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Government Senate to convene with risks due to no quick virus testing

Senate to convene with risks due to no quick virus testing

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WASHINGTON (AP) — The Senate is set to convene Monday but the health risks from the coronavirus are being laid bare as the Capitol physician says there is no way to quickly test the 100 senators and staff.
It’s a high-profile snapshot of the national testing shortfall as the Trump administration strives to resume business as usual to kick-start the economy.
“The sooner we can have testing, the safer we’ll be,” Senate Democratic leader Chuck Schumer said Thursday on “The Late Show with Stephen Colbert.”
As Congress prepares to partially return next week, the legislative branch will be a changed place, after all but shuttering for more than a month amid the virus outbreak.
Senators are being advised to wear masks, stay six feet apart and keep most of their staff working from home, according to official guidance provided to top staff.
Republicans will resume their private lunches, but it will be just three senators to a table. Democrats will have lunch by conference call.
Testing though, and the stark lack of it, is sounding alarms.
On a conference call Thursday, the Capitol physician said his office does not have a testing system available for instant virus checks, as happens at the White House, according to a Republican familiar with the call with GOP chiefs of staff.
Instead, the physician said the office only checks those lawmakers who are showing symptoms. Test results can take up to seven days, he told them.
The U.S. Capitol remains closed to visitors, a shutdown extended to mid-May, and the Washington, D.C., region remains under stay-home orders.
“This is a dangerous moment in our region,” said Rep. Jamie Raskin, D-Md., whose district includes the surrounding suburbs that are home to many federal workers.
While the Senate has scheduled key public hearings, guidance from the Senate Rules Committee says people can view the proceedings online. Several House committees are also expected to hold hearings.
Senate Majority Leader Mitch McConnell’s office is expected to send out additional guidance ahead of Monday’s scheduled reopening, officials said.
The House declined this week to bring its 400-plus members back into session after the Capitol physician warned it was not worth the health risks.
McConnell has declined to say if he consulted with the physician in deciding to resume Senate operations.
“I think we can conduct our business safely,” McConnell said this week on Fox.
Lawmakers are especially concerned about the hundreds of cooks, custodial staff and maintenance workers needed to run the vast Capitol complex, many who commute from the region that remains a virus hot spot.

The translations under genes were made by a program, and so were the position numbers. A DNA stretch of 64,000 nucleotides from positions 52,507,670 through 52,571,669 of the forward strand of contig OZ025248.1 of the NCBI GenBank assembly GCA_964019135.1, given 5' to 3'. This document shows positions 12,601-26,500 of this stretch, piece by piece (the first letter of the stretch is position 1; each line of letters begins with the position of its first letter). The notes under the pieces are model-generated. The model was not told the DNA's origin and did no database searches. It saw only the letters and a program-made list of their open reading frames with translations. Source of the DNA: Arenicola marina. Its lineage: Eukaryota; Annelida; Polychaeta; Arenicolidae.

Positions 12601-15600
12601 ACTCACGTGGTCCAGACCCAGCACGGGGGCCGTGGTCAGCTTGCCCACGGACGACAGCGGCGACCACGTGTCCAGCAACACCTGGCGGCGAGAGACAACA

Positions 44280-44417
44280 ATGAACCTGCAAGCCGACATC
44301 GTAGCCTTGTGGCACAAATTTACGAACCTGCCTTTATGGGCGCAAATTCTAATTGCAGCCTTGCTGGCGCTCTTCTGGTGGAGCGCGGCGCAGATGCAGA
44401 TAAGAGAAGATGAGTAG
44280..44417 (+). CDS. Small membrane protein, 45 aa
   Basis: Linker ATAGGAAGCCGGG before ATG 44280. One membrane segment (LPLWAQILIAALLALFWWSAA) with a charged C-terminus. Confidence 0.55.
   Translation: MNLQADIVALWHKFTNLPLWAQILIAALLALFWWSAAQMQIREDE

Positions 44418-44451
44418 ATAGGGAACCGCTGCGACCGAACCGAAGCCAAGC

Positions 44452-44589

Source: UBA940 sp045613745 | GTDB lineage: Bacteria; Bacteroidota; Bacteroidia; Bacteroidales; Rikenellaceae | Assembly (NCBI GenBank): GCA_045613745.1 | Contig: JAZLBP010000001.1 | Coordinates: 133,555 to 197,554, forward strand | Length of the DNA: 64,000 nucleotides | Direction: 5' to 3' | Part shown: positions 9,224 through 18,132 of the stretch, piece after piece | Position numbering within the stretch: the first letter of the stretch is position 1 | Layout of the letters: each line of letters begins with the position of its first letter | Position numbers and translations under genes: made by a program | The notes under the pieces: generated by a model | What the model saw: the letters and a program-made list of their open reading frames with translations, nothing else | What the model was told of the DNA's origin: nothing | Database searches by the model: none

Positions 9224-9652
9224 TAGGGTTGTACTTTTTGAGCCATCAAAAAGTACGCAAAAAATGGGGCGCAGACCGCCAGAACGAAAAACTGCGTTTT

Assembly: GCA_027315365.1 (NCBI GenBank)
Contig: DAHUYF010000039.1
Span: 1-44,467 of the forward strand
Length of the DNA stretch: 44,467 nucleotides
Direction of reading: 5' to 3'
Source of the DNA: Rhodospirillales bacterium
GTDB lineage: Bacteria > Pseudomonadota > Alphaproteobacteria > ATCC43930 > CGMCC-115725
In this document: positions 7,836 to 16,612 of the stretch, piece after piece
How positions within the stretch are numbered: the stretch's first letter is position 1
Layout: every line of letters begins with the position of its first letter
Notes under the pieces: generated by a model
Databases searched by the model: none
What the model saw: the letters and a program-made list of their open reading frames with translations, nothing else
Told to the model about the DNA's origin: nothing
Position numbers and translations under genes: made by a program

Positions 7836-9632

The Capitol physician was privately briefing House lawmakers Friday.
A memo from the Office of the Attending Physician said it “continues to recommend teleworking for all Congressional offices.”
But one Republican, Sen. Mike Lee of Utah, in a strict reading of the Constitution, said lawmakers must be present.
“If some of my colleagues in the Senate are really concerned that they won’t survive the process of doing what they were hired to do, then perhaps they should consider another line of work,” Lee said in a statement.
As Congress considers the next coronavirus aid package, the Senate’s attention will largely be focused on what McConnell calls the “personnel business” — confirming the president’s judicial and executive branch nominees.
Among those are Justin Walker, a McConnell-backed nominee for the U.S. Court of Appeals for the District of Columbia Circuit, often seen as stepping stone for future Supreme Court nominees.
Also facing a nomination hearing will be John Ratcliffe, the Republican congressman from Texas who is President Donald Trump’s choice to be the new director of the Office of National Intelligence.
Schumer said the Senate instead should focus on congressional oversight of the federal coronavirus response.
Democrats have called on Trump to implement a national testing strategy, using the wartime Defense Production Act to ensure a steady medical supply swabs, lab supplies and other testing materials as states consider easing off stay-home restrictions.
For the next aid package, Speaker Nancy Pelosi said the states and cities are seeking as much as $1 trillion to prevent layoffs as costs skyrocket during the pandemic and revenues plummet during the economic shutdown.
Republicans are resisting what they call a “bail out” for state governments. GOP senators heard privately this week from Hank Paulson, the former Treasury Secretary, about strategies used during the 2008 financial crisis.

Associated Press writer Andrew Taylor and Mary Clare Jalonick contributed to this report.


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